By Adrian Higgins
Thursday, March 12, 2009
Edging into spring, we find the first dark, bulbous irises poking out of the ground, quiet and hard to spot but trumpeting the impending floral stampede. The warmth earlier this week already has spurred the crocuses, first daffodils and magnolias. This is a bittersweet moment, really. I don't want winter to end.
I like the sense of calm late in the season, when the fish lumber at the bottom of the pond and the songbirds animate the feeders but haven't found their spring voice. The best moment is when you catch the unexpected and elusive scent of a hidden flower. There are a handful of shrubs that flower madly in February into March, not as heralds of spring but as true creatures of the winter. Their blossoms are buffeted by the cold and often beaten back hard by freezes, yet these brave plants bloom their socks off. In many, the scent is thick and far-ranging.
Every garden should have a witch hazel. The common and vernal witch hazels are big native shrubs, but most of the ornamental breeding in recent decades has been with crosses of the Japanese witch hazel, noted for its fall leaf color, and the highly fragrant Chinese witch hazel. Their spidery flowers come in shades of copper, red, orange, gold and yellow, the latter being the most conspicuous. A mature free-flowering variety, positioned so the petals are backlit in the early morning or late afternoon, is a sight to behold. The longer the petals -- little straps, really -- the more eye-catching.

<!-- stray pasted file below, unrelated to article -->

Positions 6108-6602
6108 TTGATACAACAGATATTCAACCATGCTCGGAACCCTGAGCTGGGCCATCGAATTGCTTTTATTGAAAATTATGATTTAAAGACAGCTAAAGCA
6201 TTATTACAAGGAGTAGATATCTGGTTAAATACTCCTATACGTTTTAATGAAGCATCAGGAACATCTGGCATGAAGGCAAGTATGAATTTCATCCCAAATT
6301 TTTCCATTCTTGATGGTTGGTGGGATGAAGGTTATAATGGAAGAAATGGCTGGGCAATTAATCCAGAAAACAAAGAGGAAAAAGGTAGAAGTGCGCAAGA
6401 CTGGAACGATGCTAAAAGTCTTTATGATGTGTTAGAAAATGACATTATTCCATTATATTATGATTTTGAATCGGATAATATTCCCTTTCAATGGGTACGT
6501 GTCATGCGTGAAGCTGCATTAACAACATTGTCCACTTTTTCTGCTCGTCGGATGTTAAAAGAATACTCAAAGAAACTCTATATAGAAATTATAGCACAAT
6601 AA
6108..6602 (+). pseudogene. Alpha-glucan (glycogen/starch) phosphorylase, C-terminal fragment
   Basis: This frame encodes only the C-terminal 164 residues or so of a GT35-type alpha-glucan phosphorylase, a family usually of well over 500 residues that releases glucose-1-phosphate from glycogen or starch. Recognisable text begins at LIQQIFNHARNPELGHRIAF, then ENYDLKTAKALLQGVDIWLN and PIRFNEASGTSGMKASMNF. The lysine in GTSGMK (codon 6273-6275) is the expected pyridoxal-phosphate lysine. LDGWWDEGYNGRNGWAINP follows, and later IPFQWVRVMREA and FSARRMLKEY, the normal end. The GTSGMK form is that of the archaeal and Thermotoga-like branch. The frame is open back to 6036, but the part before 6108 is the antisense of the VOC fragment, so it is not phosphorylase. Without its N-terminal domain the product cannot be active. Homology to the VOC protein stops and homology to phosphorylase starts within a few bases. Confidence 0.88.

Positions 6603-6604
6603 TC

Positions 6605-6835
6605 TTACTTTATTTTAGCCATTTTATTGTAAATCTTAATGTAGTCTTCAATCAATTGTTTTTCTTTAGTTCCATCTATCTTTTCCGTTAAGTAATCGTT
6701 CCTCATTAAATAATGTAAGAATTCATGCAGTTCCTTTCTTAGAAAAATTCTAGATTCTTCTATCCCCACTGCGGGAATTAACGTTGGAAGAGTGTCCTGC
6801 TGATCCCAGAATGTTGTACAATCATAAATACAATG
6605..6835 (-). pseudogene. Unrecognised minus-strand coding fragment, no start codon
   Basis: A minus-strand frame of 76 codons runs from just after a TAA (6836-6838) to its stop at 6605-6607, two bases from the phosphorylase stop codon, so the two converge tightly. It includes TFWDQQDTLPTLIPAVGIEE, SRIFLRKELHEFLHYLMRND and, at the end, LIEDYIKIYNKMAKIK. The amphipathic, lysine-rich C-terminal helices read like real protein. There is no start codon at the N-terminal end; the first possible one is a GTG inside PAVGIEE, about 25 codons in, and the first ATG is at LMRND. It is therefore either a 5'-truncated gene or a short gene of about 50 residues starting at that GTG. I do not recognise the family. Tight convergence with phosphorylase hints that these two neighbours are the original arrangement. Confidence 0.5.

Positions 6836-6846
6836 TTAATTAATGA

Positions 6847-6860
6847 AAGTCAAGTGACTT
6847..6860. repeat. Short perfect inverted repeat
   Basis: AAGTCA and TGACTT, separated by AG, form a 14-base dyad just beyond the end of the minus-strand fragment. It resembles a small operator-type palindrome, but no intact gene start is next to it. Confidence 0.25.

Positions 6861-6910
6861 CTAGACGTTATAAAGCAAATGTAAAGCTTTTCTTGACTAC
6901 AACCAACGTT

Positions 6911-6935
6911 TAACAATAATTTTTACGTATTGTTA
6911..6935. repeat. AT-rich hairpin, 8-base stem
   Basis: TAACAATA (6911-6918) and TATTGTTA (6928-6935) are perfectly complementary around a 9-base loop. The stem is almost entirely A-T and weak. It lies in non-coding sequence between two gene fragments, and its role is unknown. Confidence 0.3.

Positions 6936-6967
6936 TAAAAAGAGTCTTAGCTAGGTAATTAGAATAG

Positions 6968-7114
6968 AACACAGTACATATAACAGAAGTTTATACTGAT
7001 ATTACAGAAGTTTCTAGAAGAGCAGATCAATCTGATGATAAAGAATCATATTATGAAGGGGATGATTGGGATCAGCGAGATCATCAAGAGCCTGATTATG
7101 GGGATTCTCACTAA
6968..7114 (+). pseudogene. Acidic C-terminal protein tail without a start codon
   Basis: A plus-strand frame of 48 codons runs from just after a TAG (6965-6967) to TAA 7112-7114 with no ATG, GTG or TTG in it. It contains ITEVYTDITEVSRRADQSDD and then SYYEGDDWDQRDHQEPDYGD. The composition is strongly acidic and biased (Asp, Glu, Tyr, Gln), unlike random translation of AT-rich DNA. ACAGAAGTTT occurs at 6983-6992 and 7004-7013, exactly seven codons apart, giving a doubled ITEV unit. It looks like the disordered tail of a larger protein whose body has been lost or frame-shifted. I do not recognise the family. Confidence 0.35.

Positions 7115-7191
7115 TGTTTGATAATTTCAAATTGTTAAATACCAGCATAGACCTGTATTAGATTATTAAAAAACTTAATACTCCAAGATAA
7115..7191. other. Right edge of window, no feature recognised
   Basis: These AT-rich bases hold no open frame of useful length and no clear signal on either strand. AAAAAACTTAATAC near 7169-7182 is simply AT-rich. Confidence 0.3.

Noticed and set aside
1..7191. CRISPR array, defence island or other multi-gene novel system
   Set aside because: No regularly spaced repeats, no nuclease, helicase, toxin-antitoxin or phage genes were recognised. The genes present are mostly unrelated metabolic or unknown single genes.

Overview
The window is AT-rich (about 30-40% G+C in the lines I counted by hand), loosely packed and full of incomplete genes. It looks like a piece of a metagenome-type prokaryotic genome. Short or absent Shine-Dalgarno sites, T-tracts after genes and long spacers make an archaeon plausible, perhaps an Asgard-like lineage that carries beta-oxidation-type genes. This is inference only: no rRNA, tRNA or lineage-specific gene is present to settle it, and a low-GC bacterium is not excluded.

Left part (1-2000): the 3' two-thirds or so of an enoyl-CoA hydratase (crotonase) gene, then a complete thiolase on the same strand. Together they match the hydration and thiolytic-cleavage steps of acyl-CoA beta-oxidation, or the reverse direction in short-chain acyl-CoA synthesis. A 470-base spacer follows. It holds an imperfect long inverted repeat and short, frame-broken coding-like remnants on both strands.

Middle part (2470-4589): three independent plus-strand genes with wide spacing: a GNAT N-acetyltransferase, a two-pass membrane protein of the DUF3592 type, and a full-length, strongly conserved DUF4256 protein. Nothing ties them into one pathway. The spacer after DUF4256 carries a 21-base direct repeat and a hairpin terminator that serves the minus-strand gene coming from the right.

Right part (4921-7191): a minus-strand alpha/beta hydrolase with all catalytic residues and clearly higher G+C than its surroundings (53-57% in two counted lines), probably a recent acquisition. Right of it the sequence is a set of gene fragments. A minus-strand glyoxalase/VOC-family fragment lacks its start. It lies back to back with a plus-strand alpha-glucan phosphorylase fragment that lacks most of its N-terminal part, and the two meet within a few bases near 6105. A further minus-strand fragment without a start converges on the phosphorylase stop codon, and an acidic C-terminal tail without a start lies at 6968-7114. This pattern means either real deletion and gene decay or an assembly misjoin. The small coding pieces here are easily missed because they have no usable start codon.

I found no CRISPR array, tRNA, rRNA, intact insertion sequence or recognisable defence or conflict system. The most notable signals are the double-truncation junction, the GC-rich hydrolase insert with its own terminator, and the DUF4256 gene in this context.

One of the most popular hybrids, Arnold Promise, is valued for its showy yellow blooms, but it has its drawbacks. It needs a lot of real estate; it flowers late, defeating the point a bit; and it is susceptible to a leaf blight disease now afflicting witch hazels.
I once grew a fabulous hybrid called Diane, with red flowers in February and the most intense, orange-red foliage in the fall. I pruned and shaped it over the years, but it got too big for its allotted corner, so I took it out. It had an annoying habit of not dropping its shriveled leaves; I would cut off each one so the flowers could be seen on naked branches.
Too shady a location, diagnosed Brenda Skarphol, who looks after the extensive collection of witch hazels at Green Spring Gardens, in the Alexandria section of Fairfax County. Although thought of as a woodland shrub, a witch hazel behaves better in an open, sunny location, she said, where leaf blight is also less of a problem.
As she showed me most of more than 40 varieties on display at Green Spring, I got the sense that hybridizers have introduced too many that are too similar, especially the yellow-flowered varieties. But some are stunning.